Roads to a better future in Haiti

Roads can transform lives. They can sometimes even save them.

In the remote Les Cayes Region of Haiti, a cooperative of vetiver farmers created by local partner, Agri-Supply, and global fragrance company, Givaudan, recently completed a road that connected the farmers’ three villages.

The impact was transformational.

“Before the road pregnant women had to take the boat to the hospital to give birth. It used to take days and some died before they got there,” says the cooperative’s treasurer, Eramise.

The road is perhaps the most dramatic result of the partnership between Givaudan and the Haitian farmers, a partnership forged on the sourcing of the island’s famous golden vetiver oil. 

Not only was the road designed to connect farmers to the vetiver distillery as well as each other, it was created to bring together communities and open their doors to new trading opportunities with the rest of the island.

“Genuinely, the road for some is seen as a miracle,” says Agri-Supply’s president, Pierre Léger.

Without vetiver it would not have been possible.

“About 50% of the world’s vetiver comes from Haiti, it is one of the island’s most precious resources,” says Hervé Fretay, Head of Givaudan’s Fragrance Innovation Programme. “The scent is beautifully balanced and every perfumer can find something within it that they can love.”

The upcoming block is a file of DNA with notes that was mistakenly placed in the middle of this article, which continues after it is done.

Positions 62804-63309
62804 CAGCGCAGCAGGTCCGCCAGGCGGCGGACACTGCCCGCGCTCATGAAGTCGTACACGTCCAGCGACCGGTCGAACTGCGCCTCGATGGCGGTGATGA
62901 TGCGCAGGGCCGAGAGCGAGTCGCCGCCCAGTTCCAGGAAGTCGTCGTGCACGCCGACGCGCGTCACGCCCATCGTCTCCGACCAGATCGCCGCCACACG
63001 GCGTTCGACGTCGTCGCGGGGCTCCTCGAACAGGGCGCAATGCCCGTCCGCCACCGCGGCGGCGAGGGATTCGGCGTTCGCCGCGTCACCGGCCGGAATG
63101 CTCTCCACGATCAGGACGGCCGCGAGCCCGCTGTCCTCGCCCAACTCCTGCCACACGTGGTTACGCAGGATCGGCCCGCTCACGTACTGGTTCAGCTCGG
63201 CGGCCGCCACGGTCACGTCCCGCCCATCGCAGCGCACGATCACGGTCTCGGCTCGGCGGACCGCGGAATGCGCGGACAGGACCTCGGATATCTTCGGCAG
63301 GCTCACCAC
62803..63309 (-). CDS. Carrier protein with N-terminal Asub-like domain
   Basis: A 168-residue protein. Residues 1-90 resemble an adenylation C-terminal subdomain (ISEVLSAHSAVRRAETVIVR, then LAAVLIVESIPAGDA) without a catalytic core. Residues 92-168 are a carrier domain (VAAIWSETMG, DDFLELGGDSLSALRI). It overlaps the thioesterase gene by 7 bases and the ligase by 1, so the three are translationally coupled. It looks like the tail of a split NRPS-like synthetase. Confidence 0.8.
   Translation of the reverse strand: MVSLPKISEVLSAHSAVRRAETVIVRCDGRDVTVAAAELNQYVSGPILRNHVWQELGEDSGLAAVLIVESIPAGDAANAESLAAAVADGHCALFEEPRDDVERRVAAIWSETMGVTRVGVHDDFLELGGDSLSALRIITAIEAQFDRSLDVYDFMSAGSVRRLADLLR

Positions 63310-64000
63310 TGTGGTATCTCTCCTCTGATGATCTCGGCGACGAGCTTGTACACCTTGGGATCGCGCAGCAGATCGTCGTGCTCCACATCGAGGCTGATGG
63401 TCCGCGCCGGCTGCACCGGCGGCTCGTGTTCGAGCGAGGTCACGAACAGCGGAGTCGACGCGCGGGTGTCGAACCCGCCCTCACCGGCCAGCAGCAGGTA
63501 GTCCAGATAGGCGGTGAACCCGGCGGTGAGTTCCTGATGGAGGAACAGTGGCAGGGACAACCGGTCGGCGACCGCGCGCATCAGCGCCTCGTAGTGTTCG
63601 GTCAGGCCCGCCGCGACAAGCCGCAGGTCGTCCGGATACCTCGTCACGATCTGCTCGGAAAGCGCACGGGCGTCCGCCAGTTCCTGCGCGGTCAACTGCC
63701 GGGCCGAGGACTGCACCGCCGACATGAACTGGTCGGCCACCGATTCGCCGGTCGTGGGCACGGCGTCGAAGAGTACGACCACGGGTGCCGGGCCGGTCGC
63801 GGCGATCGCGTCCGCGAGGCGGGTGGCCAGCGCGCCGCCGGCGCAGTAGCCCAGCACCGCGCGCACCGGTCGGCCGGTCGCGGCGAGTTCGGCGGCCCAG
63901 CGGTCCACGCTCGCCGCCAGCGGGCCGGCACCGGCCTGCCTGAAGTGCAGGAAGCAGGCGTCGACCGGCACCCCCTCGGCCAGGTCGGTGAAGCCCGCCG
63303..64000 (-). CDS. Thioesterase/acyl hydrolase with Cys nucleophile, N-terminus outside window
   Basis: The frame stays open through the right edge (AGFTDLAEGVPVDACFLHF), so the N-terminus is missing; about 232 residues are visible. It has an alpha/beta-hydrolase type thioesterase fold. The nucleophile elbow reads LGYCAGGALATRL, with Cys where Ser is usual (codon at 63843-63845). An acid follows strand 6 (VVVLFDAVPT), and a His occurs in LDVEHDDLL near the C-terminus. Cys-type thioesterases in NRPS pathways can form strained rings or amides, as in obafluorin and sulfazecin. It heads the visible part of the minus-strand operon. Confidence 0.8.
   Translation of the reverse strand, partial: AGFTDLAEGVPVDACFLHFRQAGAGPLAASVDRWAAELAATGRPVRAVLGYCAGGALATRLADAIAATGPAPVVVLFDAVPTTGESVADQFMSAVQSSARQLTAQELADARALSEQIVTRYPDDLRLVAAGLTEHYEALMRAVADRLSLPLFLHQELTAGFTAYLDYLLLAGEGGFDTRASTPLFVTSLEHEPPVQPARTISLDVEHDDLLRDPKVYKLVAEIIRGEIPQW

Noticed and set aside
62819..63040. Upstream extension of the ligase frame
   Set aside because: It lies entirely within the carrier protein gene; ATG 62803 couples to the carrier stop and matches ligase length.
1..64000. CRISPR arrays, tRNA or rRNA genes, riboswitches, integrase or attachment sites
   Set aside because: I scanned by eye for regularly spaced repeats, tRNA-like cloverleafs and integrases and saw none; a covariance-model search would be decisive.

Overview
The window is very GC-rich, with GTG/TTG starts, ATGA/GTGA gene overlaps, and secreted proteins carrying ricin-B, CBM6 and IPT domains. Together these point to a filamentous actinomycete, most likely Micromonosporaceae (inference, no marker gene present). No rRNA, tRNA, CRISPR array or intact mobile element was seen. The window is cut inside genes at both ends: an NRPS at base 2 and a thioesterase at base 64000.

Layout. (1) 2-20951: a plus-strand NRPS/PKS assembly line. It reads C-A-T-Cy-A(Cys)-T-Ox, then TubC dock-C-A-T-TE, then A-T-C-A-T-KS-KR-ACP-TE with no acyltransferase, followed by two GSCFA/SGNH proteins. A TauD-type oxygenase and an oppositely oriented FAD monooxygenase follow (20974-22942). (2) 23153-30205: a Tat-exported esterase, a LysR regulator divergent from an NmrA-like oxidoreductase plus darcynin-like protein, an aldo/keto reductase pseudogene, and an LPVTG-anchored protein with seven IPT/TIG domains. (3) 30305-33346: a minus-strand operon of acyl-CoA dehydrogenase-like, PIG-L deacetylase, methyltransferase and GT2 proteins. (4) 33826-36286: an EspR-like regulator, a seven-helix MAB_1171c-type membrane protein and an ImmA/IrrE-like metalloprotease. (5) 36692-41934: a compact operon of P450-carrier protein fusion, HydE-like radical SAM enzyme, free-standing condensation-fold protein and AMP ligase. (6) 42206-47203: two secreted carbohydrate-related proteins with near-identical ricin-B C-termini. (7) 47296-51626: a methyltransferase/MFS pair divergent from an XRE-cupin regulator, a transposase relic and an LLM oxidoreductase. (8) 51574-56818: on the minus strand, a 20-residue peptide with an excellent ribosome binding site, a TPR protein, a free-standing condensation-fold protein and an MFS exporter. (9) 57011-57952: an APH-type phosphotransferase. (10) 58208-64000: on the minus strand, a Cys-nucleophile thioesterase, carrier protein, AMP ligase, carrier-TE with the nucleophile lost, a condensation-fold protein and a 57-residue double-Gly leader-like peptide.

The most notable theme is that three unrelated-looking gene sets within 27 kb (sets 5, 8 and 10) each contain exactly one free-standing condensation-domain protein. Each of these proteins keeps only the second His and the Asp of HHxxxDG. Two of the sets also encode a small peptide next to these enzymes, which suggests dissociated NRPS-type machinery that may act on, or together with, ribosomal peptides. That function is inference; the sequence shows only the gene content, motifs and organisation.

Givaudan perfumer Caroline Sabas describes Haitian vetiver as “sumptuous, warm, rich and elegant”.

Givaudan’s relationship with Agri-Supply began with the establishment of an agricultural cooperative of vetiver farmers in the villages of Massey, Faucault and Bazelais in 2011. The aim was simple – produce the highest quality oil for Givaudan perfumers and ensure that the community producing it benefited from the profits.

Today the cooperative has grown from just a handful of farmers to more than 300 and the programme has been declared organic and ESR (Equitable, Sustainable and Responsible) by the independent global organisation Ecocert.

Haiti is one of the poorest countries in the world and inevitably there have been challenges during the course of the project. “Farmers initially viewed the cooperative with suspicion,” says coordinator Myriam Dorimain. “But we encouraged people to sit down together and learn to promote the interests of the group not the interests of individuals.” 

The support of Givaudan was critical to the cooperative’s success. “We have helped with training programmes, for example, ensuring that the vetiver roots are handled in the best manner for maximum oil yield and that they are cleaned in the field to reduce soil erosion. We have also invested in improved distillation equipment that is more efficient,” says Fretay.

But the most important aspect of the cooperative is shared benefit. By talking directly to a huge global company like Givaudan the farmers enjoy much greater security; they have a buyer and an agreed price for their crop. Through the cooperative they share best practice, resolve issues collectively and fund community projects.

“At Givaudan we recognised long ago the vulnerability of the supply chain of many naturals and realised we had to do something about it,” says Fretay. “That’s why we started similar programmes to that in Haiti around the world.”

Today the Givaudan’s Innovative Naturals programme encompasses the sourcing of sandalwood in Australia, tonka beans in Venezuela, benzoin in Laos, vanilla in Madagascar, ylang ylang in the Comoros and lavender in France.

In the Haitian region of Les Cayes Region, the impact of the programme and the road it created cannot be underestimated. “It has enabled people to take charge of their own development, their future,” says Agri-Supply’s president, Pierre Léger.